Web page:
Research ArticleCancer

GULP1 regulates the NRF2-KEAP1 signaling axis in urothelial carcinoma

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Science Signaling  18 Aug 2020:
Vol. 13, Issue 645, eaba0443
DOI: 10.1126/scisignal.aba0443

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Suppressing an NRF2 inhibitor in cancer

Because of high metabolic activity, cancer cells often experience greater oxidative load compared to normal cells. Many types of cancer increase antioxidant signaling mediated by the transcription factor NRF2 to survive oxidative stress. Hayashi et al. found that deficiency of the phagocytic adaptor protein GULP1 increased the nuclear localization and, therefore, activity of NRF2 in urothelial carcinoma of the bladder (UCB). Cisplatin-resistant cell lines and aggressive UCB patient samples had decreased GULP1 abundance. GULP1 expression was inversely correlated with promoter hypermethylation, which could be detected in the urine of some patients with UCB. These results highlight a possible biomarker and therapeutic target for UCB, which imposes a high lifetime financial burden on patients.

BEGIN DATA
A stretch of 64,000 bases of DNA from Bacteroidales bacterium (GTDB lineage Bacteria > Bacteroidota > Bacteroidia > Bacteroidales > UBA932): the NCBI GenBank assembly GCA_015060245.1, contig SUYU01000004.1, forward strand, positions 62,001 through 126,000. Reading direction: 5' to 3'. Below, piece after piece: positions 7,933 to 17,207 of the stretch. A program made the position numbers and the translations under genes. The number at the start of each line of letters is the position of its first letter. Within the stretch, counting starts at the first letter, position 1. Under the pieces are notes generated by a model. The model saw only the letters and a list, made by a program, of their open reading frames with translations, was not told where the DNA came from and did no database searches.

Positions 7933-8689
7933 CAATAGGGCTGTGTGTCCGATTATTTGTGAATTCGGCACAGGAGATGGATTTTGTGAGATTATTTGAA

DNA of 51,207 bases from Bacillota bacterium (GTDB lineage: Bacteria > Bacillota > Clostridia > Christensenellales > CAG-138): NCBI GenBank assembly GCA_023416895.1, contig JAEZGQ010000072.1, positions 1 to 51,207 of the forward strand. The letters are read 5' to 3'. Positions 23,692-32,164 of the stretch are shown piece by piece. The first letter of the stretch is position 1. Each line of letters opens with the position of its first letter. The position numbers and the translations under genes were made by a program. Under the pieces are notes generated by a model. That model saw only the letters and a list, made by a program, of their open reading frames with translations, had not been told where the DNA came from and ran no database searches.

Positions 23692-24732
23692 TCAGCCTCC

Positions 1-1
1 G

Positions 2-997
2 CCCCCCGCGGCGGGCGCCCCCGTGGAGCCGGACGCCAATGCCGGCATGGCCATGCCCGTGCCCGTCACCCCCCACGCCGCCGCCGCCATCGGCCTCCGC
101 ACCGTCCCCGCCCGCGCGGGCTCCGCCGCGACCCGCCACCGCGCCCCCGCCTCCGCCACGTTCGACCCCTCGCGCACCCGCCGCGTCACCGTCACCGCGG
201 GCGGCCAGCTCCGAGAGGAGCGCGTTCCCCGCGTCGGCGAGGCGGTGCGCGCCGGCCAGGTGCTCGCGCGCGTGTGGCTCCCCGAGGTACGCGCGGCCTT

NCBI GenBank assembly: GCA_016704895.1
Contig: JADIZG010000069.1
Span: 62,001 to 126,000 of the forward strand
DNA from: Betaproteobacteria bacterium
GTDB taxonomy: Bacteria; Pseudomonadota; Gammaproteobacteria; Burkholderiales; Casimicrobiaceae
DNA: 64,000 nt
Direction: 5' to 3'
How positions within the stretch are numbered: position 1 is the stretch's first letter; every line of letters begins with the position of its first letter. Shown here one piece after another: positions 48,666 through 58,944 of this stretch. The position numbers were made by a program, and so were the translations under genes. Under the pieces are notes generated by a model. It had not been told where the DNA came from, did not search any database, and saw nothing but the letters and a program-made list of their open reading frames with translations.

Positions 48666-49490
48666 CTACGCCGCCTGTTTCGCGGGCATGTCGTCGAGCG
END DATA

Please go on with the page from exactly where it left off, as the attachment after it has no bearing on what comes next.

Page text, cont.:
Disruption of the KEAP1-NRF2 pathway results in the transactivation of NRF2 target genes, consequently inducing cell proliferation and other phenotypic changes in cancer cells. Here, we demonstrated that GULP1 was a KEAP1-binding protein that maintained actin cytoskeleton architecture and helped KEAP1 to sequester NRF2 in the cytoplasm. In urothelial carcinoma of the bladder (UCB), silencing of GULP1 facilitated the nuclear accumulation of NRF2, led to constitutive activation of NRF2 signaling, and conferred resistance to the platinum drug cisplatin. Knockdown of GULP1 in UCB cells promoted tumor cell proliferation in vitro and enhanced tumor growth in vivo. In primary UCB, GULP1 silencing was more prevalent in muscle-invasive UCB compared to nonmuscle-invasive UCB. GULP1 knockdown cells showed resistance to cisplatin treatment. In parallel with decreased GULP1 expression, we observed increased expression of NRF2, HMOX1, and other candidate antioxidant genes in cisplatin-resistant cells. Furthermore, low or no expression of GULP1 was observed in most cisplatin nonresponder cases. Silencing of GULP1 was associated with GULP1 promoter hypermethylation in cell lines and primary tumors, and a high frequency of GULP1 promoter methylation was observed in multiple sets of primary clinical UCB samples. Together, our findings demonstrate that GULP1 is a KEAP1-binding protein that regulates KEAP1-NRF2 signaling in UCB and that promoter hypermethylation of GULP1 is a potential mechanism of GULP1 silencing.

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